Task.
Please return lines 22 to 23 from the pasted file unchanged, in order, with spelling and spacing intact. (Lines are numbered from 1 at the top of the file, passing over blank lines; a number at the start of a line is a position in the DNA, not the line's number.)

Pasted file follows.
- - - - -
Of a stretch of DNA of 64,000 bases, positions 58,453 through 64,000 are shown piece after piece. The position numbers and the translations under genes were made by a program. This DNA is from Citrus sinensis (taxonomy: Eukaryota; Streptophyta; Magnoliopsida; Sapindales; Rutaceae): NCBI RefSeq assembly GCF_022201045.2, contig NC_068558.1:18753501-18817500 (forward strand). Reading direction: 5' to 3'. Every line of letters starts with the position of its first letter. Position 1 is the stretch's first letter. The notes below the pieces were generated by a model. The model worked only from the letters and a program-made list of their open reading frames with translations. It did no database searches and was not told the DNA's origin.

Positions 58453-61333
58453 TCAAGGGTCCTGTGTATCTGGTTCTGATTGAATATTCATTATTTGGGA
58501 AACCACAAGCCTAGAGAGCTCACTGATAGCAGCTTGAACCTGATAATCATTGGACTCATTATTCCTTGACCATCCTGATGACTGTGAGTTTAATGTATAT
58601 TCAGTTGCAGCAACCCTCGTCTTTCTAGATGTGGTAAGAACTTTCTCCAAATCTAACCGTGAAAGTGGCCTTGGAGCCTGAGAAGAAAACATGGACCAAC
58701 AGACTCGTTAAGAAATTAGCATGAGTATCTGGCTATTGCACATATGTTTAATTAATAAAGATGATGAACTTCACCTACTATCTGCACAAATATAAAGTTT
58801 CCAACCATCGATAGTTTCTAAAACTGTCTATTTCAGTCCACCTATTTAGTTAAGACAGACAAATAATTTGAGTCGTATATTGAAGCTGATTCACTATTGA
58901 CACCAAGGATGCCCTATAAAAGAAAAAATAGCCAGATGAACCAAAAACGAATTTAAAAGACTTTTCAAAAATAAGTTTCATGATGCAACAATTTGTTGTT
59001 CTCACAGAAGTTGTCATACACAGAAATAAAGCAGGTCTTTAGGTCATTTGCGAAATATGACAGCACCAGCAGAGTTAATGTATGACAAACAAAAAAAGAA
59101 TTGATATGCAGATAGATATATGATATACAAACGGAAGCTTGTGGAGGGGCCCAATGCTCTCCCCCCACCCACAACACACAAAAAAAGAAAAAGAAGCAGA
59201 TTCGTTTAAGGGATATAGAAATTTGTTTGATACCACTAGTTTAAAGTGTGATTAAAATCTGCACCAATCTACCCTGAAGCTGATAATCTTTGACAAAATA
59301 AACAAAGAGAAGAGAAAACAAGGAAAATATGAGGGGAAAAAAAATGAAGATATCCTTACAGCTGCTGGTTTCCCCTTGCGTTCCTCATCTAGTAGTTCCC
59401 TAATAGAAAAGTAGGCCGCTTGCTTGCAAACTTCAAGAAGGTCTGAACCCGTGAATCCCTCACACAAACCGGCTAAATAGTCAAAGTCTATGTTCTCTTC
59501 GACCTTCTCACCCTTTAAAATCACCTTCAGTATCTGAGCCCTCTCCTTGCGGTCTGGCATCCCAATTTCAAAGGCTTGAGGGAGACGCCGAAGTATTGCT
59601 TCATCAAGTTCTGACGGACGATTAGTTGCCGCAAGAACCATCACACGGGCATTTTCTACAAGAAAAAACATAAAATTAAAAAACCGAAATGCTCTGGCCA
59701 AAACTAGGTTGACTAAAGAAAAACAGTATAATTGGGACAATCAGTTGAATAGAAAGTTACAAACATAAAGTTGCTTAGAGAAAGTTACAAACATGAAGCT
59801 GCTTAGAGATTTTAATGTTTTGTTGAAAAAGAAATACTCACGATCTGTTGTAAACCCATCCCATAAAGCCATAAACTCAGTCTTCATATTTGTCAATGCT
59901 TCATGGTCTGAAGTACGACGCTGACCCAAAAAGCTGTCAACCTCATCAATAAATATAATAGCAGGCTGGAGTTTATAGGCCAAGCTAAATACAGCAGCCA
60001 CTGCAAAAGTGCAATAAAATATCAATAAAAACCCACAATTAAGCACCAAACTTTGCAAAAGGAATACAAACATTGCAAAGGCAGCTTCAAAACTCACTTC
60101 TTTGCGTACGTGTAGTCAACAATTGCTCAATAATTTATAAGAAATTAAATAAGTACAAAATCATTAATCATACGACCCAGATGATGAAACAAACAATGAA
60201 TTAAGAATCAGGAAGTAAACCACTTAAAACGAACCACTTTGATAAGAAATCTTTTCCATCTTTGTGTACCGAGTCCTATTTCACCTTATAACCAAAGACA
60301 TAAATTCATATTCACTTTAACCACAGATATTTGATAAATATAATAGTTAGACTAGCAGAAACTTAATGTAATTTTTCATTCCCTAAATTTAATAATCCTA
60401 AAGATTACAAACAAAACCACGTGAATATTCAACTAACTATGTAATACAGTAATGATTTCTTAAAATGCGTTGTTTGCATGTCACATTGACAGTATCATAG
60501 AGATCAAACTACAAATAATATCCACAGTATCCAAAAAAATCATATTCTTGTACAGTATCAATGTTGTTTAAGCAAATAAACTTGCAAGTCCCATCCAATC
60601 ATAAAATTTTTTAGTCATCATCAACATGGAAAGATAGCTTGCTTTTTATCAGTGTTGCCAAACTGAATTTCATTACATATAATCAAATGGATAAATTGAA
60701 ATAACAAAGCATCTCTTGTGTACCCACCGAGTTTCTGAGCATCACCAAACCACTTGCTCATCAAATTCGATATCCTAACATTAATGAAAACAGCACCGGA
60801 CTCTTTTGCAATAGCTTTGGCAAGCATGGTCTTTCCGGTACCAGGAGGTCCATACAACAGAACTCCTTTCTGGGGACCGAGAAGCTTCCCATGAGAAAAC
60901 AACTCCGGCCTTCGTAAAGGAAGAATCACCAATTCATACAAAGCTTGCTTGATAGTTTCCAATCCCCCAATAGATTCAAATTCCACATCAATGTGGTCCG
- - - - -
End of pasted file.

60301 TAAATTCATATTCACTTTAACCACAGATATTTGATAAATATAATAGTTAGACTAGCAGAAACTTAATGTAATTTTTCATTCCCTAAATTTAATAATCCTA
60401 AAGATTACAAACAAAACCACGTGAATATTCAACTAACTATGTAATACAGTAATGATTTCTTAAAATGCGTTGTTTGCATGTCACATTGACAGTATCATAG